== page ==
on the money. Other items, like the net income of nonprofits, are also not strictly consumer-driven but are included as
consumption expenditures in the national accounts.
Another 12 percent of GDP is represented by imports
such as computers and televisions. These are goods manufactured elsewhere and the only contribution to U.S. GDP is
perhaps through the money spent to transport or sell those

Household Behavior
Overall spending barely dipped in the 2001 recession, as
people were able to consume via credit card borrowing or
home equity loans. “Interest rates were low and people were
able to take advantage of that and borrow more; there was a
lot of cash-out refinancing that made for a mild recession”
in 2001, says Karen Dynan, currently of the Brookings
Institution and formerly an economist at the Federal
Reserve Board of Governors.
In the past two decades, credit innovation and increasing
incomes allowed people to align spending with long-term
income prospects. Wide participation in equity markets and
increasing home prices added to household wealth.
Aggregate household wealth stayed at about four times
aggregate personal income from 1960 through the mid1990s. It then grew to 5.25 and 5.5 times personal income in
1999 and 2006, respectively, according to Dynan in a 2009
paper published in the Journal of Economic Perspectives.
Meanwhile, the debt-to-income ratio has grown.
Households as a group came into this recession more highly
indebted than in other recent recessions, Chatterjee
explains. And that’s worked against spending. Credit card
firms have responded to the downturn “by slashing credit
limits and raising interest rates because the loans look more
risky to them now.” And that led to curtailed spending as
households aggressively paid down debt, another way of
increasing savings. Consumers are also saving another way:
cash-in refinancing. That’s when people put more money on
the mortgage to reduce payments. The government housing
corporation, Freddie Mac, reported that in the final quarter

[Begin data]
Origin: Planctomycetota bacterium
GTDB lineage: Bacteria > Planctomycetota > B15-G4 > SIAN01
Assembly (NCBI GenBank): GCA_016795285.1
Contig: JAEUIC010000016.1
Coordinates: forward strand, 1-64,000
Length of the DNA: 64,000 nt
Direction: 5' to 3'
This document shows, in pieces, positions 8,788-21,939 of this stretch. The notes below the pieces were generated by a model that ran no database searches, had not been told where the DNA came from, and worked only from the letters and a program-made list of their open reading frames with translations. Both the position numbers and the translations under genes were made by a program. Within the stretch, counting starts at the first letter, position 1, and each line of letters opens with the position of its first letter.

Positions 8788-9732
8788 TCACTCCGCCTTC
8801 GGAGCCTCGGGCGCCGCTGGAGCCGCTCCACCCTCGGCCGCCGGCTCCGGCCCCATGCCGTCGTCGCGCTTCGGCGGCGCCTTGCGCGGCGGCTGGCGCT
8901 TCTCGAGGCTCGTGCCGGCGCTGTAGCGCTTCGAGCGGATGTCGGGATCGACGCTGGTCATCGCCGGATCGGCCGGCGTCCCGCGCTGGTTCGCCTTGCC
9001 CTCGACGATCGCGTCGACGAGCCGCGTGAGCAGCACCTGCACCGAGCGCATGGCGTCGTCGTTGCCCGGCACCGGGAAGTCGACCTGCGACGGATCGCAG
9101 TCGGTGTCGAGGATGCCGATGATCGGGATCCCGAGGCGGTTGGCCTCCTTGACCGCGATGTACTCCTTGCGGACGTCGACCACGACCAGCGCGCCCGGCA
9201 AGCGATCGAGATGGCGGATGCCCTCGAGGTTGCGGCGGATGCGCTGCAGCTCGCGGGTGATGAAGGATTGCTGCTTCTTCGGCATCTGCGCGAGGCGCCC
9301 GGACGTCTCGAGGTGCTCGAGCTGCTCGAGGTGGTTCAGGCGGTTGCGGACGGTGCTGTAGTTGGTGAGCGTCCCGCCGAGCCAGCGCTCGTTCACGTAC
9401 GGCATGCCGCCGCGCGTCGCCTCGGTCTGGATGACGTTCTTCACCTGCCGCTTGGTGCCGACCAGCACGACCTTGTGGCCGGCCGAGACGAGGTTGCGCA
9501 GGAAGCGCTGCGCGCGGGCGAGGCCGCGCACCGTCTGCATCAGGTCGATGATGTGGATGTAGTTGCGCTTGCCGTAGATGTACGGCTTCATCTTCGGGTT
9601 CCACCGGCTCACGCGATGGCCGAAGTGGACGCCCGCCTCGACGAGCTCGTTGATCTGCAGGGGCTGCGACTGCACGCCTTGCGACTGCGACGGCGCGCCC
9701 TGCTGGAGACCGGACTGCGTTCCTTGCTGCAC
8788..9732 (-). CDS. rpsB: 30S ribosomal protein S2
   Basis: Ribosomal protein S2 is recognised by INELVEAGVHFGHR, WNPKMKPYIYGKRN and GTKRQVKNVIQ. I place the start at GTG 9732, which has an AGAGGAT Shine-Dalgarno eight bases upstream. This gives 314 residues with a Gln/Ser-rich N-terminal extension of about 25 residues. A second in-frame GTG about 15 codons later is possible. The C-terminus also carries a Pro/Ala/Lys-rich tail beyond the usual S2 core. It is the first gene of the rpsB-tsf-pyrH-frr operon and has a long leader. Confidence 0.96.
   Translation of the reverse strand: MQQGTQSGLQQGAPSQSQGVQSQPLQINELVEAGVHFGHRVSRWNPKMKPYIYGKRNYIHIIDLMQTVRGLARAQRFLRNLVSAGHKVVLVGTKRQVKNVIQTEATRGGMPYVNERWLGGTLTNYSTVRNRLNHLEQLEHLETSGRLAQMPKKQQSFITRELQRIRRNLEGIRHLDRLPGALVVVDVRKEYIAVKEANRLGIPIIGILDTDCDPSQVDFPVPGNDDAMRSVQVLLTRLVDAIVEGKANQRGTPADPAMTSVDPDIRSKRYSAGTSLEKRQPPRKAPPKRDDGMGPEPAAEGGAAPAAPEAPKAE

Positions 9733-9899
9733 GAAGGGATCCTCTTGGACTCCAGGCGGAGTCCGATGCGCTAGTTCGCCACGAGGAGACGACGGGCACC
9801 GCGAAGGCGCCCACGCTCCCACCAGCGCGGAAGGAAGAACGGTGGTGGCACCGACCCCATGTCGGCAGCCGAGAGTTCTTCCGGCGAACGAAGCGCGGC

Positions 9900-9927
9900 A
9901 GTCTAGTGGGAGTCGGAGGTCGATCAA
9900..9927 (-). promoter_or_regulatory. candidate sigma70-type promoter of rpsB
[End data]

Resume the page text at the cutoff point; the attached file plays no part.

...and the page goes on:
of 2009, cash-in financing grew to a third of all refinancings.
Spending will certainly return, but how quickly? The
drop in consumer spending in the early 1980s was followed
by a spending spree. “After recession ended in 1982, we saw a
real snapback in consumption — 5 percent or 6 percent
growth in the first year. That is unlikely to happen in this
episode,” Dynan says. The unemployment rate in that recession reached the same level as that of the current downturn,
but the damage to household balance sheets will linger.
While consumers “have recovered some, on net they are still
down by a substantial amount, about 20 percent, and they
lost tremendous wealth through their homes.”
Savings rates, however, are going up. Between 1959 and
1990, savings averaged almost 9 percent, but the rate went

Durable Goods Expenditures
Real Personal Consumption Expenditures
Real Durable Goods Expenditures


goods. Taking that into account changes the math. Mandel
suggests that domestically produced goods and services
drive less economic activity than is often commonly cited.









NOTE: Shaded areas correspond to recessions.
SOURCE: Bureau of Economic Analysis

negative in the third quarter of 2005. Soon after, in the
second quarter of 2006, household borrowing peaked at
nearly $1.4 trillion before falling to a negative $279 billion by
third quarter 2008. Households are now de-leveraging by
paying down (or defaulting) on their debt, according to a
2009 paper by economist Riccardo DiCecio and research
associate Charles Gascon of the St. Louis Fed. Savings rates
have climbed since 2008.
That has an upside since long-term economic growth
stems from innovation and capital investment. By examining
savings rates relative to GDP growth since 1948, St. Louis Fed
economist Daniel Thornton found that the savings rate grew
from 6 percent in the late 1940s to 12.5 percent in second
quarter of 1975, and fell to 1.2 percent by fourth quarter 2007.
“Over these same periods, output grew at rates of 3.8 percent,
3.2 percent, and minus 2.4 percent respectively.” Personal
savings and growth may correlate, and a higher savings rate
may not hinder an economic expansion, although these
results are not conclusive. More savings, besides buffering
economic shocks to households, could flow to increased capital investment. Mainly, these results serve to underscore that
the relationship between household savings and broader
macroeconomic growth is more complicated.
As households rebuild wealth and feel secure about
employment, spending will likely resume. But will the
decline in current wealth be seen by households as a permanent change or a temporary one? Stores like Family Dollar
aren’t waiting for an academic consensus on that. They are
planning future product mixes on the assumption that they
will keep their new customers in the future — the ones who
traded down when the purse strings tightened.

Chatterjee, Satyajit. “The Peopling of Macroeconomics:
Microeconomics of Aggregate Consumer Expenditures.” Federal
Reserve Bank of Philadelphia Business Review, Quarter One, 2009,
pp. 1-10.
Dynan, Karen. “Changing Household Financial Opportunities and

Economic Security.” Journal of Economic Perspectives, Fall 2009,
vol. 23, no. 4, pp. 49-68.
Thornton, Daniel. “Personal Saving and Economic Growth.”
Federal Reserve Bank of St. Louis Economic Synopses no. 46,
December 2009.

Region Focus | First Quarter | 2010